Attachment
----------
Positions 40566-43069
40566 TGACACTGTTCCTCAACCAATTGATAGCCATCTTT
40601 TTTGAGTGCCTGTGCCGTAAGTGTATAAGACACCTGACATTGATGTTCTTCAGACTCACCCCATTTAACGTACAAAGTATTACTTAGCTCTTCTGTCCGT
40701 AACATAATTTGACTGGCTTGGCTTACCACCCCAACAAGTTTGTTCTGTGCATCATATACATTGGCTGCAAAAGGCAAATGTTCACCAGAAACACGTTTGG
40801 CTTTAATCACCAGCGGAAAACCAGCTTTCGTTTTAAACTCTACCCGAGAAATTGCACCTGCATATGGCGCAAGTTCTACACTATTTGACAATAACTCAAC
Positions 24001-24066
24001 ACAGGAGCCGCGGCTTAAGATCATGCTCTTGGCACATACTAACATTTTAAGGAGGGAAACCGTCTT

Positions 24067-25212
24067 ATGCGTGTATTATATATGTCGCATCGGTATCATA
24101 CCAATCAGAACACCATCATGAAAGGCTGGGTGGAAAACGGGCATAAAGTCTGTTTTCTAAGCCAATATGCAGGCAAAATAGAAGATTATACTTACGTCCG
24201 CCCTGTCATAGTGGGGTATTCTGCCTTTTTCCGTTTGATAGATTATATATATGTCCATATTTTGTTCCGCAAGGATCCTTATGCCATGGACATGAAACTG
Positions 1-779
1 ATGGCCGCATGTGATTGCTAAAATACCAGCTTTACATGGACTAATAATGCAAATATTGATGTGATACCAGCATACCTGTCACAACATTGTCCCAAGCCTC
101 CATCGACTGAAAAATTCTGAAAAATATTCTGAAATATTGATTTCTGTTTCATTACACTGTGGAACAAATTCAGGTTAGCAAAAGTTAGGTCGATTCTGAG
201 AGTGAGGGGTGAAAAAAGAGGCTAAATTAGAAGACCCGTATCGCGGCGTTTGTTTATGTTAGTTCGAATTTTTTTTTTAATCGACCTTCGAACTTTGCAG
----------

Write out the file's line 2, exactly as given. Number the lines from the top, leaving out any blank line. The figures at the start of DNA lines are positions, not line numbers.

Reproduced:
40566 TGACACTGTTCCTCAACCAATTGATAGCCATCTTT